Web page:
Technology. Go Big or Go Home!

Since the early 1990’s we have lived in a world dominated by technology. Advances are made so quickly that you almost feel they should be tracked in hours and minutes instead of months and years. For those of us not born into it the tech world can feel intimidating but like it or not in my opinion you have two choices. Either get on board or go find a nice big cave you can live in.

I remember when the bank I worked for first put desk top computers on all the officer’s desks. Well almost all. The senior lender in the bank refused to get one. He sat way in the back, a solitary figure trying to hold off the inevitable. I recall wondering if his father had refused to get a television set when they were readily available, and if his grandfather had preferred a horse and buggy over an automobile? I am no techie by a long shot but I am not going to concede technology and its wonders to the young. I am determined to stay relevant and in doing so maintain my own marketability.

I facebook, tweet, use linkedin, and obviously I blog. I have a blackberry that I make calls on, e-mail with , and send text messages. In my office I use a wireless headset when I am on the phone.  I have scanned documents and have been on video conferences using web based technology. I was on skype just last night talking to a friend I had not seen in over five years. I pay my bills via automatic drafts or by using bill pay. I have an I-Pod that allows me to listen to music,watch movies, read books, and play games. In that I travel for a living my GPS has allowed me to easily visit my clients without fumbling with a map or having to drive and read directions at the same time. 

I am a banker and I speak to my colleagues often about how technology is affecting our industry. For many large banks overhauling their technology is costly and time consuming. For smaller banks it should be easier. To me the bottom line is that while it may be true that many of these banks have a current client base that may prefer a more traditional delivery system for their products and services the client of tomorrow will not. They will want to deposit checks by taking pictures of them with their phones, they will want to speak with their lender via a video link on their phone, etc.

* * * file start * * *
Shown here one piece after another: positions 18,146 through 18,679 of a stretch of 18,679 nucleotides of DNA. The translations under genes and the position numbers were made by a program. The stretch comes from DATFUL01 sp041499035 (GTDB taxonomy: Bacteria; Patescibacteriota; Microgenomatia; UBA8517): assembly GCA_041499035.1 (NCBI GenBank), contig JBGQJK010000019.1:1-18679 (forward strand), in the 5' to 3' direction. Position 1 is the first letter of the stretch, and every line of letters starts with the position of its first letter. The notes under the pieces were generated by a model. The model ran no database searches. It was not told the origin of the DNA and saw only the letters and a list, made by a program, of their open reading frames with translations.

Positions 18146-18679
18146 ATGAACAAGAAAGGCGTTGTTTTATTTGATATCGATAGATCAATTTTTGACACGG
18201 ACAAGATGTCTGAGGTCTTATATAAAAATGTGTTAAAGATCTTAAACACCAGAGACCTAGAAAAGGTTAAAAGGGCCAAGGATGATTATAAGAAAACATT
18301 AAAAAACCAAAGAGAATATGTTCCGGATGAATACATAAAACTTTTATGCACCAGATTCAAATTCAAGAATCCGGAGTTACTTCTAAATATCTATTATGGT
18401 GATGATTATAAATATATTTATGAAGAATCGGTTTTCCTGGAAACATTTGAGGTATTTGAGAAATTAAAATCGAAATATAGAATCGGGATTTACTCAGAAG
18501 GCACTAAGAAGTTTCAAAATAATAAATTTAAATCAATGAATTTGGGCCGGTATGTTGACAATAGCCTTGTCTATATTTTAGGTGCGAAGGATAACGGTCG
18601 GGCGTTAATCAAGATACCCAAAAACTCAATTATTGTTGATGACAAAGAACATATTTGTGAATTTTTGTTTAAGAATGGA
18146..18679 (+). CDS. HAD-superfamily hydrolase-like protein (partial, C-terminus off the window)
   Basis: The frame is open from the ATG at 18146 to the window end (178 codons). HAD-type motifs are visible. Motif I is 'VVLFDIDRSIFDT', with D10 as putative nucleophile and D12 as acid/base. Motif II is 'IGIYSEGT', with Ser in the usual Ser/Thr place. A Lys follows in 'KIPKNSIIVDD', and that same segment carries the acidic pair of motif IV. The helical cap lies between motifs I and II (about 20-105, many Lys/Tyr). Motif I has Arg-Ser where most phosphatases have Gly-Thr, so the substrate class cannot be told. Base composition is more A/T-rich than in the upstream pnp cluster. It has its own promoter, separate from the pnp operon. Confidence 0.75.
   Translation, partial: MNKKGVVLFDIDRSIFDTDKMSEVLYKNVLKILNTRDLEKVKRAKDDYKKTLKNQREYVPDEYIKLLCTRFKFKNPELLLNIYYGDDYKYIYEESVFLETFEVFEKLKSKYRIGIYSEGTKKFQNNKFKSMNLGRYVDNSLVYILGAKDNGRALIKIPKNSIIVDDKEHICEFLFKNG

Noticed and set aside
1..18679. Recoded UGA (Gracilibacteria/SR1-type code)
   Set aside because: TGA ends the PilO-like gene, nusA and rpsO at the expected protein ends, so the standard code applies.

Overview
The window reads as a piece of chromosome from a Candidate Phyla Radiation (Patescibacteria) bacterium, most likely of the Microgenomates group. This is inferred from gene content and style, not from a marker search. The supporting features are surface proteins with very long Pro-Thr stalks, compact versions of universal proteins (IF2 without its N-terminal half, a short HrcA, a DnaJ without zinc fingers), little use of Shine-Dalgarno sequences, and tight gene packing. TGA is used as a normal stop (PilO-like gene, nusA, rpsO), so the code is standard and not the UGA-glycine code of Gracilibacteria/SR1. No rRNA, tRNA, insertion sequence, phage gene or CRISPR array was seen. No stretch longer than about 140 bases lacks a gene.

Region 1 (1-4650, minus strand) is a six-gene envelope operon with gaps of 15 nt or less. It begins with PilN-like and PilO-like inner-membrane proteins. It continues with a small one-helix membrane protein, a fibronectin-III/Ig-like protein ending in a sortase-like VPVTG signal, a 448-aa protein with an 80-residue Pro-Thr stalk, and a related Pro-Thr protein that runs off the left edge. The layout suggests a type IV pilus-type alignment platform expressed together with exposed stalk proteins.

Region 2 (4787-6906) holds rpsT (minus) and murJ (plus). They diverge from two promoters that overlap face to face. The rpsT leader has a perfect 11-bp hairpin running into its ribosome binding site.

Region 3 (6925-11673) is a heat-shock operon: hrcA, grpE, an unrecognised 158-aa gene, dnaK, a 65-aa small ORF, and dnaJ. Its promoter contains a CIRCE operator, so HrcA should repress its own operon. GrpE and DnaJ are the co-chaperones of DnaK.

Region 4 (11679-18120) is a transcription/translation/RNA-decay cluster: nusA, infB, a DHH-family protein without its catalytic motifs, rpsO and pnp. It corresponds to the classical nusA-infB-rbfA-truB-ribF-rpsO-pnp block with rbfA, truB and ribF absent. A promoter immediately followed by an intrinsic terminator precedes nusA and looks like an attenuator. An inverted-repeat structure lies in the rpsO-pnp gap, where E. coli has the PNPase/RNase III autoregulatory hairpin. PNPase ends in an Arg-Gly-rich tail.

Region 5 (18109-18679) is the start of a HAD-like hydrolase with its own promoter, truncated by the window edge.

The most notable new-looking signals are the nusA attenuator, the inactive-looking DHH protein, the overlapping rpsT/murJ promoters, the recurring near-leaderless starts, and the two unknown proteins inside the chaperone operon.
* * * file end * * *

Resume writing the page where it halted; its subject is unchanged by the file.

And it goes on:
The mobile phone is now so much more than just a communication device. In underdeveloped countries the mobile phone may be the single most important possession in the household. If allows for communication, world wide web access, entertainment, and information exchange.

I like the fact that the web sites I frequent are trying to figure out my preferences so it can suggest to me books I may enjoy or clothing I might want. But what I really enjoy is that I know my life has gotten easier and I have become more productive with my time and efficient in my tasks.

I look forward to the day that I can go to my grocers web site, sign in, enter my list, and have all the items emerge on the screen along with similar items that are new or on sale. I then have the option to push my virtual cart down the aisle and look for impulse items, with specials popping up. Finally I go to check out and I am given the option to pick up my groceries at the warehouse or for a fee have them delivered to my door.

I don’t view technology as impersonal. I think it is uber personal. I am reconnecting with friends and family members I haven’t seen in years and can access my service providers more efficiently and effectively.

The years 1990 to 2010 have been nothing short of amazing. I may have to link this blog via e-mail to some of my friends, unless they are out cave shopping.

About Merrill Wautlet

I am a finance professional and volunteer coach. I have also served in a leadership role for numerous non-profit and civic organizations. For a complete profile feel free to check me out on Linkedin.
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